Printing & File Preparation

We don’t print books in-house as we believe that should be left to the print experts. However, we work with trusted companies across Scotland using a range of print methods, and will be happy to advise you if you need a printer.

For a large book where printing would need to be over SRA3 (for example, and A3 landscape book would require SRA1 prints) printing in sections can be prohibitively expensive, so you may want to contact printers for prices or investigate all binding methods first to decide what’s possible within the budget.



It’s very difficult to register a print in exactly the correct position when printing double sided. If your book features full bleed images, then in the case that the printing hasn’t been registered exactly, we will therefore have to fold an image in a way that may not be how it was intended before printing (ie, 1mm off where it was intended) In this case, we’ll use our judgement and experience to choose which registration mark will cause the least disturbance to your design, and give the best result.

If your pages are full bleed, depending on the paper and printing process, some of the print may come off where the pages are folded. This is more likely with a laserprint on gloss paper and most visible on something with an exposed spine, for example Coptic binding.



When folded sheets are gathered together into a section, the inner pages will be pushed slightly farther out at the foredge. We’ll usually trim the page edges to be the same size, so this means that the inner pages of a section will be slightly smaller than the outer pages, so you may have to account for this in your page design.


It’s best to speak to the printer that you’re working with as they might have different specifications on what they’d like. Most printers will usually ask for you to supply your book as a pdf, set up as facing pages, and with crop marks, but do check beforehand.

To work with your prints, we need:
Crop marks and 3mm bleed
Fold marks if printed in sections
A mockup or pdf of the print order

We prefer prints to be supplied folded if possible, but we can offer this service.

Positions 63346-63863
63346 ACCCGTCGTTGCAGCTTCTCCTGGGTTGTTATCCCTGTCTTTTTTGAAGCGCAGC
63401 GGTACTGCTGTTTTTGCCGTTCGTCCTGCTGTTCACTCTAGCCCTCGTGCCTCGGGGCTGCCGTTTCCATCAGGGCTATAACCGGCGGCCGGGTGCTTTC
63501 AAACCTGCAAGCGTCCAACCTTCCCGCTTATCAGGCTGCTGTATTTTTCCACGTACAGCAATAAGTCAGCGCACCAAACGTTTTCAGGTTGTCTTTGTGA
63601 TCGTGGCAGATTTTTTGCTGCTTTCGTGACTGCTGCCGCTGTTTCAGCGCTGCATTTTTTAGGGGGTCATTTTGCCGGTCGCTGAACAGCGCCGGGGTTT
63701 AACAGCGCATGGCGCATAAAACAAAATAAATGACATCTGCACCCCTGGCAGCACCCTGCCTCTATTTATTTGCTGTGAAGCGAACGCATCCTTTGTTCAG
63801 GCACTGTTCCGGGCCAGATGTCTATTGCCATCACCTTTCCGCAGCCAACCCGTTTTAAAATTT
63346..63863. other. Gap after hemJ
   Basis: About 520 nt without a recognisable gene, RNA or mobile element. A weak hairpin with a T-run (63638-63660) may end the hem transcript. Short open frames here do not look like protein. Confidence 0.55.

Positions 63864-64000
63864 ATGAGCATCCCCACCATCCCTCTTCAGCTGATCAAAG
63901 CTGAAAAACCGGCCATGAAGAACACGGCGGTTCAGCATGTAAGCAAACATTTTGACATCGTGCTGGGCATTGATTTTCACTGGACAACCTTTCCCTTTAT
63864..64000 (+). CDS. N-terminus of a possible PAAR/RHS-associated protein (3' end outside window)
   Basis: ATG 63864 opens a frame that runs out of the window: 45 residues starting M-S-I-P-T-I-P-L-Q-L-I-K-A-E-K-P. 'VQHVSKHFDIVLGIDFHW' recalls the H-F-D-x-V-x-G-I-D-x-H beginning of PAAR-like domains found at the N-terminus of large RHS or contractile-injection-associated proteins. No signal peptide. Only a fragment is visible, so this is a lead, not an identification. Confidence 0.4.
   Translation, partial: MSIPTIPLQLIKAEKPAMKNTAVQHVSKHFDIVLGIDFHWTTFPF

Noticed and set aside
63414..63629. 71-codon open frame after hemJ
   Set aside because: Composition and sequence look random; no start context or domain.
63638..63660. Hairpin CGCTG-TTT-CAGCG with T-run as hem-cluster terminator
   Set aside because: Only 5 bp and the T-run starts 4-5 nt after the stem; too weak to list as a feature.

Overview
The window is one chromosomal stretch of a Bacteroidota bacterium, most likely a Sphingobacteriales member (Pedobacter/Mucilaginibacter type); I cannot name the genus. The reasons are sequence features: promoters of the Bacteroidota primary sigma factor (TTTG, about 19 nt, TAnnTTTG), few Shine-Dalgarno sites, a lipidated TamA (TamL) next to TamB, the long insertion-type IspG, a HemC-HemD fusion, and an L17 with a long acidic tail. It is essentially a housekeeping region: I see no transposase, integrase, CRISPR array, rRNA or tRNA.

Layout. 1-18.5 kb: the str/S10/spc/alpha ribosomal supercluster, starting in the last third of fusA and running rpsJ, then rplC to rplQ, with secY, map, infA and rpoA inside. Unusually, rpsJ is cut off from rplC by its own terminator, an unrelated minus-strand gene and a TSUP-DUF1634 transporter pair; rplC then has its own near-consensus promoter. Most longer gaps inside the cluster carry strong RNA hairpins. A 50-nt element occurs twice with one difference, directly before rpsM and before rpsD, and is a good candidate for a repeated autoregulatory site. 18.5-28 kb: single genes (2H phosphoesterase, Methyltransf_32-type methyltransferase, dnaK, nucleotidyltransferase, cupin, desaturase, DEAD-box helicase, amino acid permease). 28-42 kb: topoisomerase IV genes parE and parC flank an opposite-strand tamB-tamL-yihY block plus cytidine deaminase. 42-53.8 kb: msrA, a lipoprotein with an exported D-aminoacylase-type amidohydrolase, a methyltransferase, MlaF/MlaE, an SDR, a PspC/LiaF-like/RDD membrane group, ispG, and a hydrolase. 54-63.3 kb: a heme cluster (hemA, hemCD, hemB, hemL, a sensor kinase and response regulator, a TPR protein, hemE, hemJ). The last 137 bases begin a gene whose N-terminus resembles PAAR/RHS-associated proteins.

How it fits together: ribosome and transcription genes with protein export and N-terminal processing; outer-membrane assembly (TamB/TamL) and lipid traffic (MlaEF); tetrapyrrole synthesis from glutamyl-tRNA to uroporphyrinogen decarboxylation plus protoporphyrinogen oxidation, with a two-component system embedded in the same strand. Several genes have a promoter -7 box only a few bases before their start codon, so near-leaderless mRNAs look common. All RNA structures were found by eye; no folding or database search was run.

We can give some advice on file setups, and if you need us to digitise and setup a document from start to finish we can do this at an additional cost.

As everything is bespoke, we aren’t restricted to A sizes, so we can work with any format (ie square, 4:3 etc).

Starting a project & Consultation 

As everything is bespoke, nearly all aspects of the project are variable. With that in mind, it’s great if you can give us a clear idea of what you’re looking for. You can start by filling in the form online sharing the details of your project. If we need to discuss your project or you want to look at samples, you can book in for a 45 minute consultation where we’ll discuss your project and talk about materials and methods. We’ll then confirm the price and T&Cs, and once the prints are dropped off/files are emailed for print we’ll get working on your project.


We regularly work to tight deadlines, and understand how important it is to have a project turned around on time for you. We usually ask for around ten days to bind your project, but if you have a tighter deadline we can work with that too, it will just incur a rush fee. It’s important to have a bit of time in the case of making boxes or using a supplied and unfamiliar material.

If your project is due back at a busy time, ie Degree Show, then it’s a good idea if you can get in touch at least a month beforehand to make sure that we have all materials in stock, and that your prints will be ready to go, and to iron out any problems before we start binding.